Monday, January 28th, 2013

The Myth of the January Effect

As we approach the end of January, investors should prepare for a host of articles commenting on the January effect in equities. It’s a reliable column-filler, and the default conclusion tends to reinforce the readers’ prejudices. In a rising year, bulls will look for any evidence of continued momentum. In a bear market, a weak start to the year is yet another reason to stay depressed. The January effect should be a useful indicator – what a shame it doesn’t exist.

Most articles make the elementary mistake of comparing returns for the month of January with returns for the year as a whole. This appears to be perfectly fair, but in reality it’s a completely useless statistic. By the time investors know what the results for January are, it is too late to buy equities in January. The proper comparison is between what happens in January and the next eleven months. In the jargon, this is about the persistence of “out of sample” returns.

The numbers which follow are based on data from 1995 onwards. This is not an exhaustive sample, but it is large enough to draw some basic conclusions. For US equities, the correlation between returns in January and returns for the whole year (i.e. the conventional way of publishing) is 33%. For investment returns, correlation stats of less than 40% (negative or positive) are generally regarded as underwhelming. So even on the conventional basis this is nothing to get excited about. Using the eleven-month data, the correlation falls to just 9% – effectively non-existent.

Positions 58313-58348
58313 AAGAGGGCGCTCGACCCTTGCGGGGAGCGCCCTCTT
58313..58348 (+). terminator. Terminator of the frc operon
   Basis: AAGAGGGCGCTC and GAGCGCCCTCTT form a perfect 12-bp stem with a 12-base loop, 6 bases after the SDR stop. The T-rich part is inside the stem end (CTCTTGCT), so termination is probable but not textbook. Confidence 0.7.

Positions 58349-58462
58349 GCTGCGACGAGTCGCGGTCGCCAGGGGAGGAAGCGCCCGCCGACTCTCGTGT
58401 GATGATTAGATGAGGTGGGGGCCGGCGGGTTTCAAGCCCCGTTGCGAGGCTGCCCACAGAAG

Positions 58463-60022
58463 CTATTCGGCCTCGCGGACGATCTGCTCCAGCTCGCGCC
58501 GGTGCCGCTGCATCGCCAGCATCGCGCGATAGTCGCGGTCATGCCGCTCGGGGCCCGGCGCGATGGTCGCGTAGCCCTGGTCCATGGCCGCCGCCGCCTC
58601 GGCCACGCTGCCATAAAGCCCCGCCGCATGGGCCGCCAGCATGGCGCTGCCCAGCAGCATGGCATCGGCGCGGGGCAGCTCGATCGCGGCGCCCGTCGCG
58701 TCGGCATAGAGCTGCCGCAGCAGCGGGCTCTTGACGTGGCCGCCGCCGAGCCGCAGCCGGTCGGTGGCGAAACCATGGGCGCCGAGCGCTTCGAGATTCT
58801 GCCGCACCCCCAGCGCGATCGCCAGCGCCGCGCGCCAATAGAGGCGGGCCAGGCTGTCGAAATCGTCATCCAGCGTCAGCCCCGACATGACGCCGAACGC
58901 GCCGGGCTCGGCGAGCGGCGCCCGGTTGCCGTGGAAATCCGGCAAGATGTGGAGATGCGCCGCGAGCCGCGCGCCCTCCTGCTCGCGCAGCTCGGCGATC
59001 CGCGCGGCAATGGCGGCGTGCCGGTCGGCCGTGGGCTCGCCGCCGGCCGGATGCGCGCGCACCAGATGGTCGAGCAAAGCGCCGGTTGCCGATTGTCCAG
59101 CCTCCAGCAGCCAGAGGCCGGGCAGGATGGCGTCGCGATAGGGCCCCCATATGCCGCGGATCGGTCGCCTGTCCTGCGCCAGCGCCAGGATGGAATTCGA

The same is true of most other major equity markets. For Japan, the equivalent figure is +18%, for the UK it is -1%, and for emerging markets -8%. So the January effect does not exist – or at least it hasn’t over the last 17 years. But there is an important exception: Europe. For Eurozone equities, the correlation of returns between January and the next eleven months is 38%, and for Pan-European equities it is 46%. So if you feel bullish, make sure you buy European equities, because of -not despite – the fact that they have risen nearly 5% YTD.

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